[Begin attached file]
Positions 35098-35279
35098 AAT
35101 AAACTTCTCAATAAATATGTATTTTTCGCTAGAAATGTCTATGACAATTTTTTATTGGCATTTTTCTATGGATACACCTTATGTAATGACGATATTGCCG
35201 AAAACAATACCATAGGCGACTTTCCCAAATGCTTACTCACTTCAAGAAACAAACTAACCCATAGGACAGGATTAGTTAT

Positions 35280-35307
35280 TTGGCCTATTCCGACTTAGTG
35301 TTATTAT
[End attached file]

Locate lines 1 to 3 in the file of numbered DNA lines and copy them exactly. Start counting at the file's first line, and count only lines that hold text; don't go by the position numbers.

Positions 35098-35279
35098 AAT
35101 AAACTTCTCAATAAATATGTATTTTTCGCTAGAAATGTCTATGACAATTTTTTATTGGCATTTTTCTATGGATACACCTTATGTAATGACGATATTGCCG